Voice sounds good for two-factor authentication

Asia's high mobile penetration will encourage more financial institutions to implement voice authentication, says Unisys.

More sophisticated voice recognition systems and Asia's high mobile penetration can give rise to the use of voice-based authentication, says a Unisys executive.

Andrew Barkla, president for Asia-Pacific at Unisys, told ZDNet Asia that the company is seeing "a greater move toward biometric authentication".

Barkla was citing findings from a recent survey conducted by Unisys which focused on security, and polled users in Australia and other Asia-Pacific countries including Malaysia and Singapore. Only respondents in Australia were asked to identify a security authentication mechanism they felt most comfortable to provide.

"The one [identifier] that seems to be leading is voice, in particular [for use] in financial services," he noted. "It's an authentication method with an extremely high level of validity and is extremely difficult--if not impossible--to be tampered with in a two-factor environment."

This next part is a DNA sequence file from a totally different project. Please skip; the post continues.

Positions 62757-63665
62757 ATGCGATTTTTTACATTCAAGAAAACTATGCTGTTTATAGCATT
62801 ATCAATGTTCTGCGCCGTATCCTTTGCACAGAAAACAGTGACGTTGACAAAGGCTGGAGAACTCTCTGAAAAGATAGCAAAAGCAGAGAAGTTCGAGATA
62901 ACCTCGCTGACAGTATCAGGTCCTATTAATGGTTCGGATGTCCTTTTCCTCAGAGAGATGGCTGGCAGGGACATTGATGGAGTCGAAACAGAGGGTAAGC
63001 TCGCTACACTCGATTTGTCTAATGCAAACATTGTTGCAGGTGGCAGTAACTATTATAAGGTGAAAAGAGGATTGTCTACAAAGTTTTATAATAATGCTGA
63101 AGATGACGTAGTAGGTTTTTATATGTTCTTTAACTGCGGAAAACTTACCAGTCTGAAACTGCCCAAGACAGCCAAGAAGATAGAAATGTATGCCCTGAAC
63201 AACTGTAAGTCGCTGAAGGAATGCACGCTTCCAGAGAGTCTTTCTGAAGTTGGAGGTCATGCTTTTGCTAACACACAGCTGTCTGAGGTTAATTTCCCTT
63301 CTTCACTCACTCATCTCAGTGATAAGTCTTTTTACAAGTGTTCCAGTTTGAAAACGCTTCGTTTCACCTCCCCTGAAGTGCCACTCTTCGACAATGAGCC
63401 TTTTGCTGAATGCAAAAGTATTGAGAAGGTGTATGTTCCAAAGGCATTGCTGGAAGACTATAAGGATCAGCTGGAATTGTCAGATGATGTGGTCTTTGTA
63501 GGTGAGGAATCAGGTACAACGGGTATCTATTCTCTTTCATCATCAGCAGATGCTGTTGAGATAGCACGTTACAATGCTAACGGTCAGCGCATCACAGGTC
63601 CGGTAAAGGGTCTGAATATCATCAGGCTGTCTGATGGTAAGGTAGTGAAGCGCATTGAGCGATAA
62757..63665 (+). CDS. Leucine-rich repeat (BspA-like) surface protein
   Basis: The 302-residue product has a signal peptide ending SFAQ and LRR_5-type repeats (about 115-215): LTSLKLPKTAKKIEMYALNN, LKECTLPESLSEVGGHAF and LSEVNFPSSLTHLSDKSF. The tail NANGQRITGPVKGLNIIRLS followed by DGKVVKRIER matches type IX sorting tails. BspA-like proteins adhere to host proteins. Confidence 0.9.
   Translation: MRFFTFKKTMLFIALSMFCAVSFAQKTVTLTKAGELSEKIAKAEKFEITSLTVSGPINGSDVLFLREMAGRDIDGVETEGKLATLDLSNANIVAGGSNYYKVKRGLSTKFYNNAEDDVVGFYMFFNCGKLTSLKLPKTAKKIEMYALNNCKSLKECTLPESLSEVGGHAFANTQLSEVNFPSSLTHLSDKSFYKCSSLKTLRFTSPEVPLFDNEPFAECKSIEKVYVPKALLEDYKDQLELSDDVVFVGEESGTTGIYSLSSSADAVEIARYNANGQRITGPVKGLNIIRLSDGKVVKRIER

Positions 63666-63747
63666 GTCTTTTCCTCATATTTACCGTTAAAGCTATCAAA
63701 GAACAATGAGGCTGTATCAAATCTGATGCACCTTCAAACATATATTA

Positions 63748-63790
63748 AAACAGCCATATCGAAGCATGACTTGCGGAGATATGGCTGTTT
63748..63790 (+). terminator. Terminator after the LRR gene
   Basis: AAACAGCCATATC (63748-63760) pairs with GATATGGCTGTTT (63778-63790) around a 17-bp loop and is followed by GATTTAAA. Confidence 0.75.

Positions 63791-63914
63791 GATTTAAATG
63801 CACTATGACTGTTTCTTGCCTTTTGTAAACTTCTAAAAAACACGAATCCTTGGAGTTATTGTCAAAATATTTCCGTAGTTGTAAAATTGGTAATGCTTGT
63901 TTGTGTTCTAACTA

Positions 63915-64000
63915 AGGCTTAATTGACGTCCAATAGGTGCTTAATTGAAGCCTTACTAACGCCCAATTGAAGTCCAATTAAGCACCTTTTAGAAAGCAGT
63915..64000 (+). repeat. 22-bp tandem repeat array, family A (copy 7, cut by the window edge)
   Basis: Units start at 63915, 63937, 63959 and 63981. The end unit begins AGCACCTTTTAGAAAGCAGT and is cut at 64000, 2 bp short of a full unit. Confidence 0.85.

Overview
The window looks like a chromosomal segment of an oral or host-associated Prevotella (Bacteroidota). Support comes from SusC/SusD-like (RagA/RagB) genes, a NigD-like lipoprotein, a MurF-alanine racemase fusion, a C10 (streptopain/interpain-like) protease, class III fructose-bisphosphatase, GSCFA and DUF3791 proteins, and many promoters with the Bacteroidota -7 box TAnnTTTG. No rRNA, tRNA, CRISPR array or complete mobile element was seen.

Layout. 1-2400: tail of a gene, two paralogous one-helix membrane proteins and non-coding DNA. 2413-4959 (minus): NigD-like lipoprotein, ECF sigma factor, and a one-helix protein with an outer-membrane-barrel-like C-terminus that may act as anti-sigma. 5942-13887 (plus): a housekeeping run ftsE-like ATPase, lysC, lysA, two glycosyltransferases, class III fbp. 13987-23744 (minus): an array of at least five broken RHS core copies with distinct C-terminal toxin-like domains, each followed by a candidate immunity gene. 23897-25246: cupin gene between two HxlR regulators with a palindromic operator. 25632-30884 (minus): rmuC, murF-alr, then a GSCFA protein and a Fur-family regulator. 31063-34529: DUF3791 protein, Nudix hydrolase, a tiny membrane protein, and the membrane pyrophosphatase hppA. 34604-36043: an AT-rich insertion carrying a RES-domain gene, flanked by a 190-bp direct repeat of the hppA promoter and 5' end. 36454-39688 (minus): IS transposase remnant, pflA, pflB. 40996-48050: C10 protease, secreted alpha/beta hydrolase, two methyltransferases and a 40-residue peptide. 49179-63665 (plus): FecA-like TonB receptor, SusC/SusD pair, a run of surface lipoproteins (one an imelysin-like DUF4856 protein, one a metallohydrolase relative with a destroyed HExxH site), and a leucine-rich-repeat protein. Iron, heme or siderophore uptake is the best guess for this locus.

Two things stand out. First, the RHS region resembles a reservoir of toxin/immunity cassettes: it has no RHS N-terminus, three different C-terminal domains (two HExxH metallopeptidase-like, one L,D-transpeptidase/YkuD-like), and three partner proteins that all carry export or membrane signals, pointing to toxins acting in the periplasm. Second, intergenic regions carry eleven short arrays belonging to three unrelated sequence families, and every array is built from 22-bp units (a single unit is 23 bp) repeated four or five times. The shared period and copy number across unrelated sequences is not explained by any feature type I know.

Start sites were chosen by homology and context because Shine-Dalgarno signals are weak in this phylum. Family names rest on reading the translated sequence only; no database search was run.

He added that most people have a mobile phone, particularly in Asia, which makes it very convenient for users to manage this form of authentication.

For example, to enhance security, an Australian bank currently requires its customers to answer various questions--picked randomly--over the phone. The system then attempts to verify the audio inputs and authenticate the customer's identity.

The voice-print verification technology has also improved over the last several years, Barkla said. Current voice recognition systems are sensitive and intelligent enough to sense if someone has a cold or if they are emotionally upset.

"The systems now are pretty sophisticated," he said. "I think if you go back a couple of years ago, yes, they were difficult to implement…but the systems we have today are multi-faceted."